The primary objectives of our investment activity are to preserve principal, provide liquidity and maximize income without significantly increasing risk. By policy, we do not enter into investments for trading or speculative purposes. As of April 2, 2022, we had cash, cash equivalents and marketable securities of $213.1 million, which was held primarily in cash, money market funds and highly liquid marketable securities such as U.S. government agency securities and commercial paper. Due to the nature of these money market funds and highly liquid marketable securities, we believe that we do not have any material exposure to changes in the fair value of our cash equivalents and marketable securities as a result of changes in interest rates.
Foreign Currency Exchange Risk
Our primary foreign currency exposures are described below.
Economic Exposure
The direct effect of foreign currency fluctuations on our sales and expenses has not been material because our sales and expenses are primarily denominated in U.S. dollars, or USD. However, we are indirectly exposed to changes in foreign currency exchange rates to the extent of our use of foreign CMs whom we pay in USD. Increases in the local currency rates of these vendors in relation to USD could cause an increase in the price of products that we purchase. Additionally, if the USD strengthens relative to other currencies, such strengthening could have an indirect effect on our sales to the extent it raises the cost of our products to non-U.S. customers and thereby reduces demand. A weaker USD could have the opposite effect. The precise indirect effect of currency fluctuations is difficult to measure or predict because our sales are influenced by many factors in addition to the impact of such currency fluctuations.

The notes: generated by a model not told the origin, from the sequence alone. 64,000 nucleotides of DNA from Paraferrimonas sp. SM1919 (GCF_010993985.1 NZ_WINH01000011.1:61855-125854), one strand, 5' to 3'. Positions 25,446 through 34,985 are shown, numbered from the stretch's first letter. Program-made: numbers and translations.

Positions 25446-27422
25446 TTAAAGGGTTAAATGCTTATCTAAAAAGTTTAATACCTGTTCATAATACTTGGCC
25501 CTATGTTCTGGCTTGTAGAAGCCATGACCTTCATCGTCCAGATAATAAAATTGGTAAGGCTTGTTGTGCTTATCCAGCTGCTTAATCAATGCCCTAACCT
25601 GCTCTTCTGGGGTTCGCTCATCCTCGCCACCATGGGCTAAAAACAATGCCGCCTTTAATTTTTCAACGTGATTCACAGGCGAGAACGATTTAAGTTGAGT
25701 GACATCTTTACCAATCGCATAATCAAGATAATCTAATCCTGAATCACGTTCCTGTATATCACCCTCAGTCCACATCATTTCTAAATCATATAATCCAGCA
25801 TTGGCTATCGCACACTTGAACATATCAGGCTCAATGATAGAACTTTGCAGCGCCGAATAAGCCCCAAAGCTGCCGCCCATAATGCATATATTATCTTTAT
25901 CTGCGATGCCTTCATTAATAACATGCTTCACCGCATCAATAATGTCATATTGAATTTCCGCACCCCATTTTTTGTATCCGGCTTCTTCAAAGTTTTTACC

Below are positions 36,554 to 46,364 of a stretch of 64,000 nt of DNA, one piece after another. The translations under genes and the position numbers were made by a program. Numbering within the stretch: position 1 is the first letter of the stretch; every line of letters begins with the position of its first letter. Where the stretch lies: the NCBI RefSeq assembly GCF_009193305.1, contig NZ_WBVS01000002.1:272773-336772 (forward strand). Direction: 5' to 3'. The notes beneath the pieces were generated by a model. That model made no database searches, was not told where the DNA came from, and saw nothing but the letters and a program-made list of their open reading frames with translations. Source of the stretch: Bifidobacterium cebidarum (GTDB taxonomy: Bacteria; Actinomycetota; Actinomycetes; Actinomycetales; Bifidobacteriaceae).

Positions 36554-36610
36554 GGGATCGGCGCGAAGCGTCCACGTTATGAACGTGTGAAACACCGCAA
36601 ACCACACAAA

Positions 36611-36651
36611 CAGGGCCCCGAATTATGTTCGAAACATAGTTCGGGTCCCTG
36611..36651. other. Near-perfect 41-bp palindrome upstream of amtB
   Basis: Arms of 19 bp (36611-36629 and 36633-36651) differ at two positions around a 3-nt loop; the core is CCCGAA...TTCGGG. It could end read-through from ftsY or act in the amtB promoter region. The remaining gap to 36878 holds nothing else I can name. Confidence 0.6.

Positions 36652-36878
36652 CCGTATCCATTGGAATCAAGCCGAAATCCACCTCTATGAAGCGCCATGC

Translation Exposure
Our sales contracts are primarily denominated in USD and, therefore, the majority of our revenue is not subject to foreign currency risk. We are directly exposed to changes in foreign exchange rates to the extent such changes affect our expenses related to our foreign assets and liabilities with our subsidiaries in China, India and the United Kingdom, whose functional currencies are Chinese Renminbi, or RMB, Indian Rupee, or INR, and British Pounds Sterling, or GBP.